JCP&L Leaves New Jersey in the Dark

By Christopher Lotito

After 9 cold days without electricity, Pequannock's residents have had enough, and they are just the tip of an iceberg of growing frustration with JCP&L in the wake of Hurricane Sandy.

This writer, among others, feel that the beleagured power company should be broken up and sold at government auction as a monopoly which has failed to provide good faith service to its consumers at every turn.

Over and over, politicans tell us how Hurricane Sandy could have been worse.  Thank God it wasn't, but if it had been?  JCP&L already failed to power Chilton Hospital for several days, has been so inept at prioritizing calls and mobilizing crews that our children have not attended school in approaching 2 weeks, and has even depressed our local economy even further by failing to power local businesses which provide the bulk of jobs within the community.

Some businesses have even undergone the expense of renting or purchasing gas generators, which is great news for hourly employees who still have to pay rent and mortgages, but are unlikely to receive unemployment benefits for the time their businesses have been closed.  These generators of course pose a safety hazard in operation, noise, and fumes, as well as creating an additional draw on the already crisis-level gas shortage, but perhaps a reasonable risk given the benefit to the economy.

Jersey Central Power & Light has provided neither to entire communities for over a week.  This, a result of poor planning by the corporation and a desire to prioritize profits ahead of disaster planning.  If Jersey Central cannot provide "power & light" to its customers than those customers should be able to go to a competing energy company to purchase those products, just like any other industry.  Entire communities should have the bargaining power to demand better service, or after the vote of no confidence demonstrated by Hurricanes Irene and Sandy, a whole new energy company, one that puts the customer first.

Lobbying by energy companies such as JCP&L discourages competition and helps create the monopolies which prevent reliable and safe customer service in the energy industry.  More and more residents in Pequannock speak about purchasing generators and natural gas generators to get off the grid at times like this, but the point is, residents have a right to reliable power and to the products they've paid for.  JCP&L has failed to fulfill hundreds of thousands of energy contracts as well as to act in good faith in their relationship to their customers.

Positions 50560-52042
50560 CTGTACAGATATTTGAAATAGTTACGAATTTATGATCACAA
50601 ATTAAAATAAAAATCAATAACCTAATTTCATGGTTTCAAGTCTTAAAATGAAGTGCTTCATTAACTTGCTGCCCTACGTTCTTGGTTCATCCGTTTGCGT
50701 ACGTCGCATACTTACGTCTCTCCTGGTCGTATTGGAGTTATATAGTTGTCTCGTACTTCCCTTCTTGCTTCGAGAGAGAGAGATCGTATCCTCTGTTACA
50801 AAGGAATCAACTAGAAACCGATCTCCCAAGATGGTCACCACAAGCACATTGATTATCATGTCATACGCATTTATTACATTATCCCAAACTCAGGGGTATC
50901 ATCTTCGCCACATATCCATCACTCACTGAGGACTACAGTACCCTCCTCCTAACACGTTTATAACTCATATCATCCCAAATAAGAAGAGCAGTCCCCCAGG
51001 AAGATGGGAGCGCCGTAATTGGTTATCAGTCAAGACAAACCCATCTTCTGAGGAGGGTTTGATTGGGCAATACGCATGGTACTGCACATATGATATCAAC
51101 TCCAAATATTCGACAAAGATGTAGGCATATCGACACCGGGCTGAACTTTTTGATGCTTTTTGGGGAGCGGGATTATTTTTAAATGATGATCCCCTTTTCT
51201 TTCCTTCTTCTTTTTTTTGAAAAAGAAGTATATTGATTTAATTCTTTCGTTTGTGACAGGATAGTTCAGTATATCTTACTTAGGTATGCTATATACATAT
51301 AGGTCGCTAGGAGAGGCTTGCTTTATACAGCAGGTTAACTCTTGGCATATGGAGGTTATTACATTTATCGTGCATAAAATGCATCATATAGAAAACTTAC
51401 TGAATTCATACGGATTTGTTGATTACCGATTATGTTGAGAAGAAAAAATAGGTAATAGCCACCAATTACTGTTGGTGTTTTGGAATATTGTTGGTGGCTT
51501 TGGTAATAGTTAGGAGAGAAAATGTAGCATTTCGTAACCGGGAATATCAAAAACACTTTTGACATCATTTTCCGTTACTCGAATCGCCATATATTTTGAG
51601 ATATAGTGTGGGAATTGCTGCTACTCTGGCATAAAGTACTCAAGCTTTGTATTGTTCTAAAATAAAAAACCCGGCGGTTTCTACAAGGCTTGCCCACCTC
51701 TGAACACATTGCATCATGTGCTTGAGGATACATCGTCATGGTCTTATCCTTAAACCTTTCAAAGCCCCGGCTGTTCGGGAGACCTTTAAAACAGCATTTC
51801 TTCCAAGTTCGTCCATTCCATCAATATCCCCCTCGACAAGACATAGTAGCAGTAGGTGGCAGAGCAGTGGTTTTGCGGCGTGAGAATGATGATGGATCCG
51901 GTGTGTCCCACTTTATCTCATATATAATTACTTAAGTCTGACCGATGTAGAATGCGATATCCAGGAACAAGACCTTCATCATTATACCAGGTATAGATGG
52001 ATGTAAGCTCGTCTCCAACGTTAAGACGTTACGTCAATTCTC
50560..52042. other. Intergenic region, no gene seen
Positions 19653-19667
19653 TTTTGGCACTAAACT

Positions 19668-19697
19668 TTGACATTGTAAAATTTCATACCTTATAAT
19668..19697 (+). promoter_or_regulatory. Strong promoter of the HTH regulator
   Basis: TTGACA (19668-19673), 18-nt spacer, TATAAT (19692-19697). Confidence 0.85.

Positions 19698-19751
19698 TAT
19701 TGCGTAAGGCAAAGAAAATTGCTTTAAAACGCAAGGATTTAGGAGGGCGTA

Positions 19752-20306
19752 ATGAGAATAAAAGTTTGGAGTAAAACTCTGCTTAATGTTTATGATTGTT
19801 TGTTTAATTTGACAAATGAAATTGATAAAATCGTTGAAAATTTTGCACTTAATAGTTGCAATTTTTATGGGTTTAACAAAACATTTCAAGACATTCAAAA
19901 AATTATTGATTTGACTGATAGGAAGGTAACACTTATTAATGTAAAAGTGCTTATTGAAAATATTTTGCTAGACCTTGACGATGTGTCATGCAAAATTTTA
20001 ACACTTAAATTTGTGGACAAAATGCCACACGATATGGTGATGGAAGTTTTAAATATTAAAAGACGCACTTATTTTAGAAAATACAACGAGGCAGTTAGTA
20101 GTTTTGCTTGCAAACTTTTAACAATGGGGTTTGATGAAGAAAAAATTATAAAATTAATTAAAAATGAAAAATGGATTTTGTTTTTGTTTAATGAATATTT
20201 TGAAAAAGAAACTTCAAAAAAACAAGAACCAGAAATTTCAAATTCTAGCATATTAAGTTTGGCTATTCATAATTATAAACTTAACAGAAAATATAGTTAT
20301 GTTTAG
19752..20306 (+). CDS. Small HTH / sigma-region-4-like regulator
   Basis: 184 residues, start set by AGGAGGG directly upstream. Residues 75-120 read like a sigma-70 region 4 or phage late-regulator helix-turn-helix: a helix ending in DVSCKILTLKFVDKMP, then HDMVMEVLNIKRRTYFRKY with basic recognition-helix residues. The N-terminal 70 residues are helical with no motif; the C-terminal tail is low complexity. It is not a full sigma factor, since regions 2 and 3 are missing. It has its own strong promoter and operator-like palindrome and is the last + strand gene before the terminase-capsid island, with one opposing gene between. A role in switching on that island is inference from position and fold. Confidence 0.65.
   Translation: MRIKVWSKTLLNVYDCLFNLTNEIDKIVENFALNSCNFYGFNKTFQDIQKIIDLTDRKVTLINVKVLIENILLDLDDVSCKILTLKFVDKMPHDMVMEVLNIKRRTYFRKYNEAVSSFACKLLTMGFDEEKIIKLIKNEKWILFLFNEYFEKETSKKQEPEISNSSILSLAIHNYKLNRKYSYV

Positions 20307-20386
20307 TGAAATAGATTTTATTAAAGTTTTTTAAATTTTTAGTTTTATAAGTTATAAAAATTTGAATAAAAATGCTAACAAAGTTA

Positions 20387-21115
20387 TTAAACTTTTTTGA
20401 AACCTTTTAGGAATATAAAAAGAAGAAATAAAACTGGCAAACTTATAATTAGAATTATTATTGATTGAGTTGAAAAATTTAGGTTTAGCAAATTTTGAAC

Today is election day and win or lose, any politician who hopes to stay in the game in New Jersey had better take note of the gas lines, the trees still blocking streets 9 days after the storm, the cold, frustrated voters which they hope to represent, and know that the region will not soon forget how energy companies failed them when they were at they needed help the most.

When the NJ State Senate holds an inquiry into the circumstances that allowed JCP&L to leave New Jersey in 3rd-world conditions for 2 weeks, I look forward to receiving their subpoena to speak directly about the disaster and its impact on our community.

If you're without power (electric not political), JCP&L advises you to call 1-888-LIGHTSS to report the outage, whether or not you want to waste your breath and your cellphone battery in so doing is up to you.

 Christopher Lotito is a member of the Pequannock Historic District, Open Space, and Flood Control Advisory Commissions as well as the author of  "Torrent," a book about flooding in the region.  Lotito's personal mission is to reduce new taxes, drastically reduce flooding, and preserve more green spaces for our children.  Christopher Lotito Profile

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